My number one reason is the strange population of turtle people that seem to inhabit all of Manhattan. Anywhere I walked in Manhattan, I found myself dodging people meandering back and forth across the sidewalk, crawling along as they pecked away at their Blackberries, and stopping to gawk at anything and everything.

I know, I know, some of these people are tourists, and they can't help it. But I'm pretty good at picking out tourists after all this time near DC, and a lot of these people weren't tourists. They were just damned slow. I'm becoming increasingly convinced that New York is the city that never sleeps because it takes everyone so long to walk to their destinations, they need all 24 hours of the day.

My second reason is the lack of history the city has preserved. Cities I've really loved visiting, like London and Boston, have seemed to be able to grow larger and progress without bulldozing over all of their past. These historic buildings intermingled with the new gives a city a sense of place, a charm and a character that an endless string of skyscrapers will never impart.

I'd always thought of New York as the city that impossibly demolished the old Penn Station and replaced it with the hideous hole known as Penn Station today. So before this trip I made an effort to see if there were any historic areas left. I found a few — an old Dutch house in way, way, upper Manhattan that I didn't have time to see, and Fraunces Tavern, which I did.

Fraunces Tavern is a small museum, a restaurant, and part of a small, brick block of buildings cowering under the skyscrapers not far from Wall Street. It's also the place where George Washington gave his farewell speech at the close of the Revolutionary War, and the room where he spoke has been restored. Compared to other historic sites and museums I've visited, it wasn't very impressive, but I think the Fraunces Tavern deserves some props merely for continuing to exist, a historic holdout in lower Manhattan.

Fraunces Tavern

It's not the only holdout. I also stopped into Trinity Church, a more famous but equally historic landmark. I was surprised that the interior looked more like the English cathedrals I've visited than any other church on this continent I've visited, and was glad I went inside on this visit.

New York also seems to suffer from having too many things to do. I know one that's one of its qualities — there's something for everyone in the Big Apple. But it also results in analysis paralysis when you're trying to decide where to eat dinner, or grab drinks. How do you choose when there are 200 great options?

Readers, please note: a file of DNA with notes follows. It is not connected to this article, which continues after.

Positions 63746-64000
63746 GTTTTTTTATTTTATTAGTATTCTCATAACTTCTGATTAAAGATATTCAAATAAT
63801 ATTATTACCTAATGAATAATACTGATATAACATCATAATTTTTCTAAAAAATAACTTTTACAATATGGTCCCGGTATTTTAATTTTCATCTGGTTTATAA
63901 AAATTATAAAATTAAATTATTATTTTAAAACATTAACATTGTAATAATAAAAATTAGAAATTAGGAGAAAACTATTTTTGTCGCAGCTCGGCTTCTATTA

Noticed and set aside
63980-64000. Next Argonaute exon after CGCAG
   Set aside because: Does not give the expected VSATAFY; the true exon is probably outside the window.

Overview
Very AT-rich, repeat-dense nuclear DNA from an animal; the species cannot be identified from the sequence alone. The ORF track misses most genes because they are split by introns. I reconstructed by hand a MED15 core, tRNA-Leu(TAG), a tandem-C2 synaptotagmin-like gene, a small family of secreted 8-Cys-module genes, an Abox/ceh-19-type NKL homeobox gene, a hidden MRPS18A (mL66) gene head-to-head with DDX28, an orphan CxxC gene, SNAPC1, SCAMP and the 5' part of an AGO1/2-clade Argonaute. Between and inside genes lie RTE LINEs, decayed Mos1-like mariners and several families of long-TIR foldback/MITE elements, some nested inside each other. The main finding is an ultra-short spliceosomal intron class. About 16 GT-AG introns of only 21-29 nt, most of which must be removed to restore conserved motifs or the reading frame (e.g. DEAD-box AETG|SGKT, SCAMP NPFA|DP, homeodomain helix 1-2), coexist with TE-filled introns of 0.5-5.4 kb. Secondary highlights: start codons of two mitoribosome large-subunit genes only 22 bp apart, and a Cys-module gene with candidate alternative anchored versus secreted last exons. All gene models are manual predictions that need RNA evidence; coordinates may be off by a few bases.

And, perhaps more importantly, by the time someone distills down those 200 great options into a guidebook, recommending a place, anyone with any sense has moved on to the next big thing, fleeing impending horde of tourists. The cool non-touristy neighborhood spots that you can shake out with enough Yelp skills in other cities are the places that became stopping points for tour busses long ago in New York.

So those are my main reasons for not really liking New York. I won't even go into the subway, except to say that I was so relieved to descend down the escalator into Gallery Place's cavernous, CLEAN Metro station on my way back to Silver Spring.

Don't get me wrong, New York has a lot of redeeming qualities, and I'm sure I'll be back. It stands alone in variety and quality of options for theater, restaurants, nightlife, and shopping in this country, even with the aforementioned paralyzing bounty of choices. We walked across the Brooklyn Bridge and then had pizza at Grimaldi's Saturday, and checked out the High Line on Sunday, all quite fun. And there were bagels. BAGELS!

But if I could somehow swap its position with Boston, and have Beantown be within a 3-3 1/2 hour train ride of Washington instead, I'd do it in a heartbeat. Screw the bagels. The very thought of Boston that close makes my mouth water for a cannoli from Mike's.


The things I didn't learn in history class

Peering over the Declaration of Independence in the dim rotunda.

I went to see the Declaration of Independence yesterday.

I knew going in that going to the National Archives on July 3 would fall somewhere in between a poor idea and phenomenally stupid. And to be sure, the lines were long, but I'd been meaning to go for awhile, and I had the day off, and it seemed the thing to do.

I'm pretty sure I saw the Declaration before, as part of my eighth grade field trip to Washington DC. But I don't remember it, and I certainly didn't understand the importance of that one extremely faded piece of parchment in not only U.S. history, but the history of the whole world.

My history education up to and beyond that eighth grade year consisted of an endless stream of dates that I memorized, regurgitated for tests, and subsequently forgot. I thought history was boring, and like many of my classmates, I questioned why we needed to waste time on this stuff.

What I've come to realize in the last few years is that my history education failed me, in the most fundamental way possible. It failed me when it comes to facts, and it failed to instill that passion for history which had been lying dormant until popular culture roused it out.